My better half has been a frequent classroom volunteer leading science lessons in younger offspring’s kindergarten class. This has made it fairly apparent to us that there’s very little of what either of us would identify as science in these lessons.
Most recently, the science lesson centered on nocturnal animals. However, the activity the kids did was primarily a matter of drawing and coloring and cutting and affixing paper with glue. There was a wee bit of classification in here (glue the nocturnal animals on one page and the diurnal animals on the other), but significantly less scientific information than younger offspring would typically get from nature study back in preschool.
Maybe that’s just a kindergarten thing — learning to use markers and scissors and glue is viewed as top priority, and content is mostly an excuse to practice the hand skills. Given that hand skills are not unimportant in the practice of science (including keeping a good notebook), I don’t want to diminish the development of this set of competencies. It’s just that I suspect the kids could handle some more content to motivate the coloring, cutting, and pasting.
Even in second grade, where they seem to be trying to take on some real content (like forces and tools), it strikes me that they back off prematurely. Elder offspring’s class compared the hardness of three different kinds of rocks (by trying to scratch them with different materials), but they did not talk at all about why some rocks are harder and others are softer. I’m not suggesting they needed to break out the X-ray crystallographs, but some explanation here would be nice.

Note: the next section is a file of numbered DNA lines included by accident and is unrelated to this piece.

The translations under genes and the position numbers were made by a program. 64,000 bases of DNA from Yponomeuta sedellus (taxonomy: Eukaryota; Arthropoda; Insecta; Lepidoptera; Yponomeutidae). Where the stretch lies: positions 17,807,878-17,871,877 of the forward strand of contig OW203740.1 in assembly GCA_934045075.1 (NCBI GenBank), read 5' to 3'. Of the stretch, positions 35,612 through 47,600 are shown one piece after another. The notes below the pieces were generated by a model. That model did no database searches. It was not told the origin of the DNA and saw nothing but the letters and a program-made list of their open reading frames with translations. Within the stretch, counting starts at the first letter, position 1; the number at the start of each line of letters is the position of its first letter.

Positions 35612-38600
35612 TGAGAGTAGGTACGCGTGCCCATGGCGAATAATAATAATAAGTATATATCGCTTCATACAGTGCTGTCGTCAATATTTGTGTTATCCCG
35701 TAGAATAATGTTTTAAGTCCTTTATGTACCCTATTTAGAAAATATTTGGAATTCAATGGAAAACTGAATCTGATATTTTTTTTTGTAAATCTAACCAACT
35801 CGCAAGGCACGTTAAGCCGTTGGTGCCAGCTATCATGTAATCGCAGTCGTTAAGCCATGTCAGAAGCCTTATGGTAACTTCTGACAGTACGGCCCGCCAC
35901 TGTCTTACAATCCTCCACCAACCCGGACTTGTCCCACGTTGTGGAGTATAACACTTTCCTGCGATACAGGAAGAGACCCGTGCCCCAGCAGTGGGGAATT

But then, I started thinking back to my own elementary school education — long ago, when a basic education was supported by tax dollars rather than huge numbers of parent volunteers. And, there is exactly one grade from K-6 in which I can remember anything like a coherent science curriculum. I remember the odd in-class activity (stinky aquaria, for example), but most of them were pretty lame — even to a kid of that age. To the extent that I learned any science at all in elementary school, it seems to have come from reading, doing “curriculum fair”* projects (electricity and magnetism one year, the infamous mummified Cornish game hen another), and stuff I learned from my parents at home.
In other words, with a different home life, I might not have arrived in junior high school with any notion that I was interested in, or good at, science. Left in the hands of the guidance counselors, who knows what might have happened to me?
Is the utter lack of a coherent or inspiring elementary school science curriculum a normal thing? Do coherent and inspiring K-6 science curricula exist but run into trouble in their implementation? Or is there someplace where the elementary school kids are getting as much serious attention to science as they are to coloring in the lines? (Where? What’s their secret?)